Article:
There have been many quotes penned over time that have been worthy of remembering.Murphy’s Law states that “anything that can go wrong, will go …
There have been many quotes penned over time that have been worthy of remembering.
Murphy’s Law states that “anything that can go wrong, will go wrong,” and is hailed as a rallying cry from pessimists around the globe. At the other end of the spectrum, you will find optimists and realists who have developed their own philosophy to deal with life’s unplanned difficulties that states, “Two is one, one is none.”
This advice has been used by law enforcement, military and survivalists for many years, and it speaks truth that is needed to prepare to counteract the effects of Murphy’s Law and life’s necessary obstacles.
With redundancy at the core of its meaning, you will find that if you had two objects and one were to break, fail, become unusable or need down time, you will have the capability of an immediate and also an instant replacement. If you only have one object and were to suffer the same fate, instead of the ability to have an instant replacement you would find yourself with “none.”
This advice has many applications for personal, business, community, regional, national and local government to learn from the successful application of this concept. Recently, we witnessed the culmination of many across our community to add even further capabilities to ensure the protection and safety of all who are blessed to call Bradley County their home, with the opening of the Bradley County 911 Emergency Communications District Backup PSAP, or Public Safety Answering Point.
The addition of this monumental improvement is literally the culmination of years of planning and design, and a multitude of meetings. This facility can now serve as an overflow for our primary operations, as a command post for a specific planned event, as a large-scale emergency or as a stand-alone center, should the primary PSAP become inoperable. With transmitters now at both locations, connected by fiber networks, there are options available to further improve our community’s safety and security.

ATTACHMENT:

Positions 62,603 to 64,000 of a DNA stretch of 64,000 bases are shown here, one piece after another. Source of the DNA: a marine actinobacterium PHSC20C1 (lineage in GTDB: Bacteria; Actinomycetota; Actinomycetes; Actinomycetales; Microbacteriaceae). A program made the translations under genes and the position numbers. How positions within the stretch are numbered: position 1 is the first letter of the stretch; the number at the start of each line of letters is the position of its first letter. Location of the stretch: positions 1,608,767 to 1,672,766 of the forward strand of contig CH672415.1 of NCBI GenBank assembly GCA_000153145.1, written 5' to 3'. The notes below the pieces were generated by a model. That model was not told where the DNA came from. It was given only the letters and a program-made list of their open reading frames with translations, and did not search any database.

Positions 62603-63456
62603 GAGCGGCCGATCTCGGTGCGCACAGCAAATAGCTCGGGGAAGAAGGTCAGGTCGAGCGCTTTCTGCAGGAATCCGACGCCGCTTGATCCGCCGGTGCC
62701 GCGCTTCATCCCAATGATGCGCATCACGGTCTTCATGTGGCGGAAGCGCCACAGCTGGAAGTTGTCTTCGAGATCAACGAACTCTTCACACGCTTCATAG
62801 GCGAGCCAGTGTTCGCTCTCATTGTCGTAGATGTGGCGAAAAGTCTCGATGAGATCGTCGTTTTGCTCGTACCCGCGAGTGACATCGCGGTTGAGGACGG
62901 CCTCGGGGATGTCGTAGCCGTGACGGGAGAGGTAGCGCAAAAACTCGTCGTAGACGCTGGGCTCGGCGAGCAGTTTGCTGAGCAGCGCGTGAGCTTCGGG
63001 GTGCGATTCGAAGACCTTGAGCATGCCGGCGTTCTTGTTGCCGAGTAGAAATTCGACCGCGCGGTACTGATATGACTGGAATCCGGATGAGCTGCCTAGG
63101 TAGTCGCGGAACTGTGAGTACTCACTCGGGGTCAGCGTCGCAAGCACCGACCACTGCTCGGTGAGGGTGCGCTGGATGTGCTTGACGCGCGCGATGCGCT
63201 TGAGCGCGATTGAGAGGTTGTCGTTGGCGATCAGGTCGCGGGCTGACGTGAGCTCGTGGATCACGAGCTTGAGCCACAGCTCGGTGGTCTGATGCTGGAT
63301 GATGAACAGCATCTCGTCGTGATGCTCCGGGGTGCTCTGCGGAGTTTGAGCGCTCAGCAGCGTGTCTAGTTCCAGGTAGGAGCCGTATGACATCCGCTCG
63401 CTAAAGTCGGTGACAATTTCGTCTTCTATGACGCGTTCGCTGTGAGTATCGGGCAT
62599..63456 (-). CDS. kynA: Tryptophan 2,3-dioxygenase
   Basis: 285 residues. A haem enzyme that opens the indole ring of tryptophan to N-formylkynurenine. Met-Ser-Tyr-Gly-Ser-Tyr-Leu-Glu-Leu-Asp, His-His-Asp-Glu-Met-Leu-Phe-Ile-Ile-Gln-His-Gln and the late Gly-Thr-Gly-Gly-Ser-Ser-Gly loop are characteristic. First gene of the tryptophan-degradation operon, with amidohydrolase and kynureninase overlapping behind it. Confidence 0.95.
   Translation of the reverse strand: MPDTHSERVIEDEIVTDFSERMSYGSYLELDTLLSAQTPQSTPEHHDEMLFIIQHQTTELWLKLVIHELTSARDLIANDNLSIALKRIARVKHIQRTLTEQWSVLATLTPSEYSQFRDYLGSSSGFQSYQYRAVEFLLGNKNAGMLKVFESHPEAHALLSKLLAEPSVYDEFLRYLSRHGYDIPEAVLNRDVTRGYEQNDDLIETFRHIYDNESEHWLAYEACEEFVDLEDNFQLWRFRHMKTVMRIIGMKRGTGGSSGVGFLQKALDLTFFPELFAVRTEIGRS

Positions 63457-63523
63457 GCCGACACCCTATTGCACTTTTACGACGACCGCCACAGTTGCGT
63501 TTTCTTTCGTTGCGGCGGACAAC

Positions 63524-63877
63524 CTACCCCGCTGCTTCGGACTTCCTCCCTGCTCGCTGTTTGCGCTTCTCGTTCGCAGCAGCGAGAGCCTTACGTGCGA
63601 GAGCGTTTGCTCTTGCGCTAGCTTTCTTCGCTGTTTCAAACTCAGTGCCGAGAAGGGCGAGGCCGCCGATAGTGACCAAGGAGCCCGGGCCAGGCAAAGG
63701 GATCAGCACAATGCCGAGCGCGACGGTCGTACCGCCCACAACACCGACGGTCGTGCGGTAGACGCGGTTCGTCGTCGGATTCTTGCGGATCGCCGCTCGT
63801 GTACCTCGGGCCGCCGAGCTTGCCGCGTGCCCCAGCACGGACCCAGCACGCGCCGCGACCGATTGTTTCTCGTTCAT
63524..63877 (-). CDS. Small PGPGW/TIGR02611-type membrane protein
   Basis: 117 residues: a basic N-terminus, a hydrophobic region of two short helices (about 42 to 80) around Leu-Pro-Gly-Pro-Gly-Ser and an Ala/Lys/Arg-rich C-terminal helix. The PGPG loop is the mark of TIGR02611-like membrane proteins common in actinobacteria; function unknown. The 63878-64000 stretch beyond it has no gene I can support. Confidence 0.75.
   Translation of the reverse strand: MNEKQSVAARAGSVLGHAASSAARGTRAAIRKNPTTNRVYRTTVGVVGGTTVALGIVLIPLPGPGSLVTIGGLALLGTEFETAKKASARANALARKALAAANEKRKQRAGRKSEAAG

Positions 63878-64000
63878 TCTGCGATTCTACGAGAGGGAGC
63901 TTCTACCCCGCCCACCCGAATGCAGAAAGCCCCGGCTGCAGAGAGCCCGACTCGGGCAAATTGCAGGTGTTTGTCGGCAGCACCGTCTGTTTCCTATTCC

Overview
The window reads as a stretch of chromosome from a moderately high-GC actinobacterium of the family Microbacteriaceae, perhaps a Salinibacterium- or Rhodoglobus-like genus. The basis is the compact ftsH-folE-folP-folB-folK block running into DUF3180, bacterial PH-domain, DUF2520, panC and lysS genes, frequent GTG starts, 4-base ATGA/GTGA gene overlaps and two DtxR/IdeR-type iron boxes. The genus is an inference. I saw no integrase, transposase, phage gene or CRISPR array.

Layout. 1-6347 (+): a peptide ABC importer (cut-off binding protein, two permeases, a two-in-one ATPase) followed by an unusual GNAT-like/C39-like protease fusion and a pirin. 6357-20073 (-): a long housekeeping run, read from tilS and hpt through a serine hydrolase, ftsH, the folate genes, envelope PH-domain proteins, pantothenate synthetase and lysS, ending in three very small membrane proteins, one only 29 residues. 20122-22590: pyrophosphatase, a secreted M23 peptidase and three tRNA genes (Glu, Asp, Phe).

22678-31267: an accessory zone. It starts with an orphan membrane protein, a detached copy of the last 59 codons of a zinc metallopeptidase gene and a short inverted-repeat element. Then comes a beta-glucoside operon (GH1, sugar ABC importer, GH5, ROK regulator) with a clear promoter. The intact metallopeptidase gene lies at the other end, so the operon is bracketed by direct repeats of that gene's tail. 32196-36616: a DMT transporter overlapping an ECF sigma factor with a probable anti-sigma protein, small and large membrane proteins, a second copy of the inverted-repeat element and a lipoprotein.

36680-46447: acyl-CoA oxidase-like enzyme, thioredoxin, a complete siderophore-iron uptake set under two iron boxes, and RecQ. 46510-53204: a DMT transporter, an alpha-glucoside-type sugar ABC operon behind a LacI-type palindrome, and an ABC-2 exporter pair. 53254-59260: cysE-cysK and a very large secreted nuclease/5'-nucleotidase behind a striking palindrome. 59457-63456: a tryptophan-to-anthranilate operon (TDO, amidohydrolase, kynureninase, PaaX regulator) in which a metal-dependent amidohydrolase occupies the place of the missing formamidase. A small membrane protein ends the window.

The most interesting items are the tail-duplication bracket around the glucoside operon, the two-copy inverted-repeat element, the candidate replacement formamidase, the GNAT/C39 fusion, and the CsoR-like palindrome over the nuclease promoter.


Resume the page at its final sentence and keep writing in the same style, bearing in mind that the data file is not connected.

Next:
With planning that has always included primary, secondary and even tertiary power supply and communications at the original location on Guthrie Drive, this would be negated if this area were to see the devastating effects of a natural disaster such as a tornado, fire or other means of disrupting this one facility’s ability to receive and send information to those who depend upon dispatch and 911 capabilities.
Now with another exact replication of the equipment, capabilities and facility at a secondary location within the Cleveland Police Department, we have moved much closer to being able to ensure the seamless continuity of service that not only can be available but will be within an instant of being needed.
There are many service-minded individuals across our community who gave countless hours of their time, and went above and beyond the call of duty to make this plan a reality. These would include EMA Director Troy Spence and the staff of the Cleveland-Bradley Emergency Management Agency, Cleveland Police Chief Mark Gibson, Cleveland government leaders, the multiple vendors involved in the process, Director of 911 Joe Wilson, the entire board of 911, and all who took part in this process.
It is impossible to plan for every event and obstacle that “Murphy” can place in our path each day, but with planning, working together and a cooperative community of professionals we have indeed succeeded in minimizing our reaction time along with ensuring our communication capabilities due to another devastating emergency.
Earlier, we celebrated the 20th anniversary of “going live” at our primary center on Guthrie Drive. Now, we celebrate the expanded abilities that are available due to continued cooperation.
This ability to work together for a common goal is yet another reason that our community and Bradley County truly is Tennessee at its best!
Print subscribers have FREE access to clevelandbanner.com by registering HERE
Non-subscribers have limited monthly access to local stories, but have options to subscribe to print, web or electronic editions by clicking HERE
We are sorry but you have reached the maximum number of free local stories for this month. If you have a website account here, please click HERE to log in for continued access.
If you are a print subscriber but do not have an account here, click HERE to create a website account to gain unlimited free access.
Non-subscribers may gain access by subscribing to any of our print or electronic subscriptions HERE